One Night in Moscow

At dawn a distant grumble of quarry blasting reminds me
of resentment under the flesh. You laugh at how simply

I leap from this effect to that. Dew glitters on the last weeds
of the season. Garden tools rust in the grass, abandoned until

I recover them from early snow, clean and oil them for next year
when I’ll resolve to wield them with proper suburban respect.

On foot in Moscow past midnight, years ago, before the gangsters
reclaimed the city, I shrank inside myself under a moon

discolored as if dipped in brine. Dragging a briefcase crammed
with corporate secrets, I wept because the shadows got so thick

I couldn’t elbow past them. The gray old city resisted me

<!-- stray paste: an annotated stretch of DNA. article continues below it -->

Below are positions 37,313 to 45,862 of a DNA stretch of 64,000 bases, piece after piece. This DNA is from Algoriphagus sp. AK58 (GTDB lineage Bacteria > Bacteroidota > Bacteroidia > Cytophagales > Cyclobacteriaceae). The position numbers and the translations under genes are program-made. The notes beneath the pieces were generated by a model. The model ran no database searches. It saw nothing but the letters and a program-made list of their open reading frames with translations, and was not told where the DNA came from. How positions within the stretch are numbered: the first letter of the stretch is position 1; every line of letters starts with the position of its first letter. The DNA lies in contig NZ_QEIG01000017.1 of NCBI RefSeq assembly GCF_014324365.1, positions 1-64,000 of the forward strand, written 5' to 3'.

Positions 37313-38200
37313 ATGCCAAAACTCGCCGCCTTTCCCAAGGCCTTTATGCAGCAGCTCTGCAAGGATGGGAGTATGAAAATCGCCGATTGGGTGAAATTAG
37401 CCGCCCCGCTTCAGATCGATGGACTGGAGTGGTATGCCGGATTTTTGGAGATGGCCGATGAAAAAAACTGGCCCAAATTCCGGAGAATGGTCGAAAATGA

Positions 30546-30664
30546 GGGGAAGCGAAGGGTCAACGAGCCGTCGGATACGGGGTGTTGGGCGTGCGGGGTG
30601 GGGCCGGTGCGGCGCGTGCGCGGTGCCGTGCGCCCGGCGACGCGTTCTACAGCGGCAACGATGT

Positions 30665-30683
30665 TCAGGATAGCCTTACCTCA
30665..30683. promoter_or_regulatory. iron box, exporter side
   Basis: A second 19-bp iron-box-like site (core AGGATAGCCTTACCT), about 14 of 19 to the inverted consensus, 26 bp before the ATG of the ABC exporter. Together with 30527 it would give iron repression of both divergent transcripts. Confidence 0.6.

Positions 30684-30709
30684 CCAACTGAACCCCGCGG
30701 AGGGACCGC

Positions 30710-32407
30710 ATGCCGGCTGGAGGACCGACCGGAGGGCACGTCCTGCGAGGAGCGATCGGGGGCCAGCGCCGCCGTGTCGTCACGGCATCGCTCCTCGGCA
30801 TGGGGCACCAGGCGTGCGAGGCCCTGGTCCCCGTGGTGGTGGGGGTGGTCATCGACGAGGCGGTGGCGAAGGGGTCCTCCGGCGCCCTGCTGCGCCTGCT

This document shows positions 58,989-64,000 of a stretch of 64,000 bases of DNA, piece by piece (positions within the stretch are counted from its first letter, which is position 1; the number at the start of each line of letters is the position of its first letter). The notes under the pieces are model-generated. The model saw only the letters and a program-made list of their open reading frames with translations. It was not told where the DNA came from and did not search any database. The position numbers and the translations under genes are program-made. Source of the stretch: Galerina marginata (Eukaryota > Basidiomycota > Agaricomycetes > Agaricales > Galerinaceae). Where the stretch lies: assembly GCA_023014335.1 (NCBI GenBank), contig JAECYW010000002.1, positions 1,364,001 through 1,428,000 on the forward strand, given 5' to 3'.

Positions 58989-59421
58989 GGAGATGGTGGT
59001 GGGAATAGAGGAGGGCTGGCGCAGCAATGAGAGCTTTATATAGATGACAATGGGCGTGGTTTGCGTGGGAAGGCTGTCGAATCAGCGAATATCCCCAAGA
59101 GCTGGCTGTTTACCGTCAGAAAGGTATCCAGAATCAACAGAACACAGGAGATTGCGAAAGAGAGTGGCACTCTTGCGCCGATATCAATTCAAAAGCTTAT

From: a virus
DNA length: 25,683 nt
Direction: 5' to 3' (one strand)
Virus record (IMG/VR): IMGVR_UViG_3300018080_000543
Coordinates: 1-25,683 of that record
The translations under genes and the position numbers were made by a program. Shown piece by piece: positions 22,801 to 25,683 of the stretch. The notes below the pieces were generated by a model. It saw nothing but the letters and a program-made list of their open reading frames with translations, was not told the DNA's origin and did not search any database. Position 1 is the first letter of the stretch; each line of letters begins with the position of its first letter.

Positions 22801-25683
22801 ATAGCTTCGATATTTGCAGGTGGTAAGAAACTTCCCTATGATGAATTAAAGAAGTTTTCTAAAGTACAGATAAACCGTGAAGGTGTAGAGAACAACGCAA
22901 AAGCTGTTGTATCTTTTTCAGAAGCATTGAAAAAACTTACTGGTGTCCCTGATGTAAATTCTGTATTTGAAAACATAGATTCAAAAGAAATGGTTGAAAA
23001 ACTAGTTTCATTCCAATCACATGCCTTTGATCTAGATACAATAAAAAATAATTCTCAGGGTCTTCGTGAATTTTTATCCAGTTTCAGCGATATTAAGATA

with its barbed language, the sighs of prisoners, the grunting

of dissatisfied secret police. No cars troubled the streets but
a distant grumbling much like that quarry blasting aroused me

to quicken my steps and push through the shadows and reach
the hotel panting and teary. You haven’t noticed that lately

my tears are streaks of rust, but that night in Moscow you clung
to my surfaces and textures, assessing their fit and finish.

Today’s sunrise with its murmur of harmless cloud resembles
the sunrise that followed in Moscow, but lacks your familiar touch.

You’ve replaced yourself with humor broad enough to map then dismiss
distances greater than here to there, even punctured by explosions.

William Doreski lives in Peterborough, New Hampshire (USA). He has published three critical studies. His poetry has appeared in many journals. He has taught writing and literature at Emerson, Goddard, Boston University, and Keene State College. His new poetry collection is A Black River, A Dark Fall (Splash of Red, 2018).

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